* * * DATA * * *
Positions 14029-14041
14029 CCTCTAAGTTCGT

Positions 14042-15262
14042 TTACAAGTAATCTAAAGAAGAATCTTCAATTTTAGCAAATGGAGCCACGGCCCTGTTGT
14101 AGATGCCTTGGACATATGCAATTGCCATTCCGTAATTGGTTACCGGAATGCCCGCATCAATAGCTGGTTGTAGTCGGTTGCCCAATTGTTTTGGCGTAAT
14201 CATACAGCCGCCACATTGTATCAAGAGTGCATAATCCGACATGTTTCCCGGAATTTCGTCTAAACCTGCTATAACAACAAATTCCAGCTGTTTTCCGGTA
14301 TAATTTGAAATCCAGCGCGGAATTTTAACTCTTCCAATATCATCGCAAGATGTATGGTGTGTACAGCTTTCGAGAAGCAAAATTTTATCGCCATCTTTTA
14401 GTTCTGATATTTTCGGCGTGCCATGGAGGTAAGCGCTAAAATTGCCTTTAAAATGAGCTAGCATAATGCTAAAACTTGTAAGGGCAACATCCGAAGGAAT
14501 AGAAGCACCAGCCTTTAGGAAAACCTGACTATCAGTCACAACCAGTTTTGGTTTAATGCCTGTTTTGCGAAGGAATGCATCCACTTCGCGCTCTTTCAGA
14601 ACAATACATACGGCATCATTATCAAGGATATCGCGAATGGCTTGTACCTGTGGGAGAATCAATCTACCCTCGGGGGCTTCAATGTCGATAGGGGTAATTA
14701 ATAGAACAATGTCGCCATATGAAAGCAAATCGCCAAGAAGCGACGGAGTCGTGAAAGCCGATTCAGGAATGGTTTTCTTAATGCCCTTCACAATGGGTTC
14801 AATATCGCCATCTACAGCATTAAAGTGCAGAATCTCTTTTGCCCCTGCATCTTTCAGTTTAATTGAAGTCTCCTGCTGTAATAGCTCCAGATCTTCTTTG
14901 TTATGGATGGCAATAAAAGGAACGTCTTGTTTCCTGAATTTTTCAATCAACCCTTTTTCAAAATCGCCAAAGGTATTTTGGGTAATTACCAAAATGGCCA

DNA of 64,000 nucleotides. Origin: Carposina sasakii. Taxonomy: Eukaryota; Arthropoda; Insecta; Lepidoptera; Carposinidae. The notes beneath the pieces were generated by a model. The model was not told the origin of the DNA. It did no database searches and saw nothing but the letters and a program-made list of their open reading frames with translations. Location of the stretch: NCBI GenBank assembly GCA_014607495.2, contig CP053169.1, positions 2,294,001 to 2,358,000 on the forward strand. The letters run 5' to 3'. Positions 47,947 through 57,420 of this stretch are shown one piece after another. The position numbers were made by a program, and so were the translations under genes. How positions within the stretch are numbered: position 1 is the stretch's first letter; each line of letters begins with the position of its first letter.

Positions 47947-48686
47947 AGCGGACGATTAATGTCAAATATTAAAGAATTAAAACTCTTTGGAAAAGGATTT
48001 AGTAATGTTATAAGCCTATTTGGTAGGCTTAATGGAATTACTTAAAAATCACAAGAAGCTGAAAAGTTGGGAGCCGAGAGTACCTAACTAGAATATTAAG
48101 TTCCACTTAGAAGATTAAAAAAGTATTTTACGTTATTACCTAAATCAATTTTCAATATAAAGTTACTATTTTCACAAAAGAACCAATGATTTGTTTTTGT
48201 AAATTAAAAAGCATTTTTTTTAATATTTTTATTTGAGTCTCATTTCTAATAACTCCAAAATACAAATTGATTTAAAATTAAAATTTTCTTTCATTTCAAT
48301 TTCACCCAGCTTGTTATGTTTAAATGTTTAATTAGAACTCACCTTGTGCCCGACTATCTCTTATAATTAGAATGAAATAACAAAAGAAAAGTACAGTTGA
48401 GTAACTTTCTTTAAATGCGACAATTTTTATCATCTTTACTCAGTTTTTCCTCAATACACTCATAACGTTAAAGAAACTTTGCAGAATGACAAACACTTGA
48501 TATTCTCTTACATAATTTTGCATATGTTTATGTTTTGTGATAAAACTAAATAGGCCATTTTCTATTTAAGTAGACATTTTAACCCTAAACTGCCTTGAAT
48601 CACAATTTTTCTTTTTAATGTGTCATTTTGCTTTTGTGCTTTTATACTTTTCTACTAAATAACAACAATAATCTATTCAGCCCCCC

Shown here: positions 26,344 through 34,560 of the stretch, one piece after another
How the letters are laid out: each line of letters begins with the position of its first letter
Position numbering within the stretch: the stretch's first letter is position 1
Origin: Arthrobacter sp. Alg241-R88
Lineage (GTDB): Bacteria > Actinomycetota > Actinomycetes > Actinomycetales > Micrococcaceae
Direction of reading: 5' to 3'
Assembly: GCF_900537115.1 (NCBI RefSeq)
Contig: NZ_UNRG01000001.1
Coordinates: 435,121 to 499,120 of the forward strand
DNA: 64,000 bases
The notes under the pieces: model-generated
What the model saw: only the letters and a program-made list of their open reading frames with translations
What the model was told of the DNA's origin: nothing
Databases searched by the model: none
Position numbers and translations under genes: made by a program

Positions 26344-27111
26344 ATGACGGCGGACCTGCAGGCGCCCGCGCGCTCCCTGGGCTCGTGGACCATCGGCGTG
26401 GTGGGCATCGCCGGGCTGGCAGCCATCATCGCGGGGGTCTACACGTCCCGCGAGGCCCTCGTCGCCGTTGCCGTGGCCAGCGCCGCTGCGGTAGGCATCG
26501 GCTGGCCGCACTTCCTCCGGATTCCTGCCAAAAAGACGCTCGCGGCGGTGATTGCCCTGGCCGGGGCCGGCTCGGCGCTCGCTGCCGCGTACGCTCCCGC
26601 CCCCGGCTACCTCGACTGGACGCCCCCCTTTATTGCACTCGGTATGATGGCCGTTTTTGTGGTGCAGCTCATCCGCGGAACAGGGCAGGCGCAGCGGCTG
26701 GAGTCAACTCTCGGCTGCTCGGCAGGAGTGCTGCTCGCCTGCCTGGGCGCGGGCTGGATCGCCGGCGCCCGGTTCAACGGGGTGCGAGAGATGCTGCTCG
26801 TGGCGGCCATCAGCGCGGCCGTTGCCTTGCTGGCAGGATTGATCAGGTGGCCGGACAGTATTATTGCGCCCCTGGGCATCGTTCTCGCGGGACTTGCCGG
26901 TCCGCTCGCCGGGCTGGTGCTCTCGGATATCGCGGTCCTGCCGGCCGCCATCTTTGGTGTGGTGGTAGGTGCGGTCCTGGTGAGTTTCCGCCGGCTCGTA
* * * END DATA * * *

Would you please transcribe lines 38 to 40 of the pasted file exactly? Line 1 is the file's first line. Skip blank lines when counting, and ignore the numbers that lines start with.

Position numbers and translations under genes: made by a program

Positions 26344-27111
26344 ATGACGGCGGACCTGCAGGCGCCCGCGCGCTCCCTGGGCTCGTGGACCATCGGCGTG